(The author is a Reuters Breakingviews columnist. The opinions expressed are his own.)
By James Pethokoukis
WASHINGTON (Reuters Breakingviews) – The guy sitting in the Oval Office wins re-election some 70 percent of the time. But a weak economy can even the odds. U.S. President Barack Obama is preparing a big speech on job creation for Thursday in the hope of regaining the initiative. As things stand now, though, by some economic forecasts he may be a slight underdog for a second term. Still, Republicans need an acceptable candidate and a positive message to take advantage in next year’s election.
Slowing GDP growth, still-high unemployment and a see-saw stock market have taken their toll on America’s mood and Obama’s popularity. Consumers are nearly as gloomy as they were in 1980, according to a Thomson Reuters/University of Michigan survey. Back then, President Jimmy Carter said the nation was plagued by a “crisis of confidence” — an event later mocked as his “malaise” speech. And Gallup polls show Obama’s approval ratings at the lowest levels of his term, and the president neck-and-neck with four leading Republican candidates.
But polls more than a year before an election aren’t reliably predictive. Incumbents Bill Clinton and Carter were essentially tied with their leading opponents 15 months before elections in 1996 and 1980, respectively. Come the actual November elections in those years, Clinton won by a landslide and Carter lost by one.
The economy’s trajectory is a big factor. In 1996, GDP grew at a 4.5 percent annual pace during the first nine months of the year. In 1980, it shrank at a 2.4 percent rate. Wall Street doesn’t expect either extreme in 2012 — the consensus is closer to muddling along. JPMorgan, for instance, forecasts unemployment around 9.5 percent and GDP growth of 1.3 percent. Plug that scenario into a well-known election model from Yale University, and the result is Obama losing to his Republican opponent by four percentage points. Plug in a recession and Obama loses in a rout like Carter.
That suggests a double-dip downturn might mean the identity of the Republican nominee wouldn’t matter much. But anything less gloomy, especially if Obama can generate a more positive tone for his own campaign, and a GOP candidate hoping to win the White House and then govern successfully will need a persuasive message. For some hopefuls, that may require moderating their words and policies. But for any candidate, if higher taxes and spending cuts are in America’s future — as they probably must be — the next 15 months will require education as well as electioneering.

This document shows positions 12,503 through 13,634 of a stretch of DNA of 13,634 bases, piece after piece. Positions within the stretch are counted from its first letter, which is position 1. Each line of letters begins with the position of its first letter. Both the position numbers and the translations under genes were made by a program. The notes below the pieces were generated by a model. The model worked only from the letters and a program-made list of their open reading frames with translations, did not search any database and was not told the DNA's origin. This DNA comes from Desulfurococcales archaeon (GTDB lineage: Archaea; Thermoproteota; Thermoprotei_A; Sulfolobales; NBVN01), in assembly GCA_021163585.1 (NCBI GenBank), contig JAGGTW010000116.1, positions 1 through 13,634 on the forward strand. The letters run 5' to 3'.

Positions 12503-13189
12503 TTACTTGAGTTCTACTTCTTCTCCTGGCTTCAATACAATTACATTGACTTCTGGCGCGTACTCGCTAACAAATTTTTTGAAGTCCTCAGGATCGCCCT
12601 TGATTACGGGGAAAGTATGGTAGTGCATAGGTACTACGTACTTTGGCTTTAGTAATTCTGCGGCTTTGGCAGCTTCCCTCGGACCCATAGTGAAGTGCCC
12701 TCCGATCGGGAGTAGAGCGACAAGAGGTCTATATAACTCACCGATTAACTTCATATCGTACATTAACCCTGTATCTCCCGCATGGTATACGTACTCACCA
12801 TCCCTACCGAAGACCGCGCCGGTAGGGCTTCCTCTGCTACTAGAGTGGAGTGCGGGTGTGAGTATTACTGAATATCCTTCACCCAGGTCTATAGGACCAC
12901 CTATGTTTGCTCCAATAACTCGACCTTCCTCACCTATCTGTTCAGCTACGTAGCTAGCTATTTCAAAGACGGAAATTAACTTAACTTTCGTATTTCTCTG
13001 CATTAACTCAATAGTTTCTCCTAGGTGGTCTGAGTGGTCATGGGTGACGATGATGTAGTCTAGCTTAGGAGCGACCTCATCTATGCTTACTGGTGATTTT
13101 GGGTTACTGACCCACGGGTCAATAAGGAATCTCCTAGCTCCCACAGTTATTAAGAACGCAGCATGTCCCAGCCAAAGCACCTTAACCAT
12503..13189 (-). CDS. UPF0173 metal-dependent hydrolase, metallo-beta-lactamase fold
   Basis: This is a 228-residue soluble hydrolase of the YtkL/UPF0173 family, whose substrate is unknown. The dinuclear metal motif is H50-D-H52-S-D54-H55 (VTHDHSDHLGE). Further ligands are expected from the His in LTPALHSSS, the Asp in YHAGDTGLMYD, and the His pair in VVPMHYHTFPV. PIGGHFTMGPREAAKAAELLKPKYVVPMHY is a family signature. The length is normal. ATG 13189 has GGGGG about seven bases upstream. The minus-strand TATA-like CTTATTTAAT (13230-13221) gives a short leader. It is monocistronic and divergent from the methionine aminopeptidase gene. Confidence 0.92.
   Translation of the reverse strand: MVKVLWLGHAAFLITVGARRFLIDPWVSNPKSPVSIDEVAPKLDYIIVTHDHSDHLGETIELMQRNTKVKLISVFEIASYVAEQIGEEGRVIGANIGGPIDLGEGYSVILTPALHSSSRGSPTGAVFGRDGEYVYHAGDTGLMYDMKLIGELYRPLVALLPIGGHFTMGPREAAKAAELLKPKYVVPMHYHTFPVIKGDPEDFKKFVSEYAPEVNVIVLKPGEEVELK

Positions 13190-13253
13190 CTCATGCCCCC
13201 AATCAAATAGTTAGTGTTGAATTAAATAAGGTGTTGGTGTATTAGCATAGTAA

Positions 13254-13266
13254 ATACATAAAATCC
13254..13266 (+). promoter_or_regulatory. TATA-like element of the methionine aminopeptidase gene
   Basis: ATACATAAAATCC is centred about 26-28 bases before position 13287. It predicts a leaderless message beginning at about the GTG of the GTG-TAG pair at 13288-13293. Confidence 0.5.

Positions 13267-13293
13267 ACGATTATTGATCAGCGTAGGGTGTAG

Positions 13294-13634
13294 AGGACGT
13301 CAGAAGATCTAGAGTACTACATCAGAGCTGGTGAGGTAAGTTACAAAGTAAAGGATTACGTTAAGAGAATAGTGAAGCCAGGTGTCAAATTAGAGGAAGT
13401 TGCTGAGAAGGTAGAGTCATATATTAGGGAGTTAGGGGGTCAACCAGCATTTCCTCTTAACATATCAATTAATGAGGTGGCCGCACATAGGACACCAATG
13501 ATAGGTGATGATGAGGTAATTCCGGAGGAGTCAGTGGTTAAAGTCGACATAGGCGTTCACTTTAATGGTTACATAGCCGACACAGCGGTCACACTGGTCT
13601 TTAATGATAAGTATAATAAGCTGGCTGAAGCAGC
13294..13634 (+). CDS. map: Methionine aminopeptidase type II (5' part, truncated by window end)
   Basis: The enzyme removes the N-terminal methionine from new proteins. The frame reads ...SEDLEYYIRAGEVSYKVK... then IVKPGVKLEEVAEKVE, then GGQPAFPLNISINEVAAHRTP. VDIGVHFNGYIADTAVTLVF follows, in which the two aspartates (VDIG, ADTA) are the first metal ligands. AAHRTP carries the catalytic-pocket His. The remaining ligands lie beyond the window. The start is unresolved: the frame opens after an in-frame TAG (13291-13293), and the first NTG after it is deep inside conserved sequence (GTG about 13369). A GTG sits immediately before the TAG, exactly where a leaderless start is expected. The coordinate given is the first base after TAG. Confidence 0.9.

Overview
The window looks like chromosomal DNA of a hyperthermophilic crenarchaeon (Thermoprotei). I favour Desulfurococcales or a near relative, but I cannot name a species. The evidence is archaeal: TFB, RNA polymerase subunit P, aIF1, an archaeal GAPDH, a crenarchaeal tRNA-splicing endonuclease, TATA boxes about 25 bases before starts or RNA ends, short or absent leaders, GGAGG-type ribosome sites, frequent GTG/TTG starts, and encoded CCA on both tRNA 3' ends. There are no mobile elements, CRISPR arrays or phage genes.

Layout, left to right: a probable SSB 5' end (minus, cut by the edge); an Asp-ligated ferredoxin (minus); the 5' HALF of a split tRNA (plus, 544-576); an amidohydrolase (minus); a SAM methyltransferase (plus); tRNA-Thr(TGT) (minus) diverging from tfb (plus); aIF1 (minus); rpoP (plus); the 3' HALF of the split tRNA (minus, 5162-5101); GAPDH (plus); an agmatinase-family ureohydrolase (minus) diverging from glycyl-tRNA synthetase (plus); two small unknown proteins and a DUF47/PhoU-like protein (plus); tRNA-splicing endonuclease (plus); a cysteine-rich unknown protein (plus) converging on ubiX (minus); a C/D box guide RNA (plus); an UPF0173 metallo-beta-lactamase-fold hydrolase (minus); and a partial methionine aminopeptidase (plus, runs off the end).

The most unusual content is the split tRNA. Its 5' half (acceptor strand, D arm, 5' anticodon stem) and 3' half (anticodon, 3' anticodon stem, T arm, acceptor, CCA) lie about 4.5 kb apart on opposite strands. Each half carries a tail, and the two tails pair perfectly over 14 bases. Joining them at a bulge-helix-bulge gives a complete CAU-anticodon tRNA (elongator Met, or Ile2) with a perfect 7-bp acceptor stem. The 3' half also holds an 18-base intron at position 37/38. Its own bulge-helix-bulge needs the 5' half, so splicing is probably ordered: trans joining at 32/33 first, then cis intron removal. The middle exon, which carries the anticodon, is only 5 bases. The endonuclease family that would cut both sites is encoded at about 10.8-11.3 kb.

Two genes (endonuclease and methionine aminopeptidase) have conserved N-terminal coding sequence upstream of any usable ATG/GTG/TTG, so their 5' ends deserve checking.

— Pollster Gallup finds President Barack Obama with approval ratings hovering near 40 percent in its most recent weekly survey. The firm also said on Aug. 22 that the president is “closely matched” with the four leading Republican candidates for 2012 — Mitt Romney, Rick Perry, Ron Paul and Michele Bachmann. Romney edged out Obama among registered voters in the findings, while Obama was ahead of Bachmann.
— U.S. consumer sentiment sank in August as consumers lost confidence in lawmakers’ ability to stave off the threat of another recession, a survey released on Friday showed. The Thomson Reuters/University of Michigan’s consumer sentiment index edged up from its mid-August level but was still consistent with recession-era lows. The index has only been lower in three other surveys, which were taken in April and May 1980 and November 2008. The final August reading on the overall index of consumer sentiment was at 55.7, down from 63.7 the month before. It was slightly better than August’s preliminary reading of 54.9, which had been the lowest level since May 1980.
— Yale University election forecasting model: link.reuters.com/byd43s
(Editing by Richard Beales and Martin Langfield)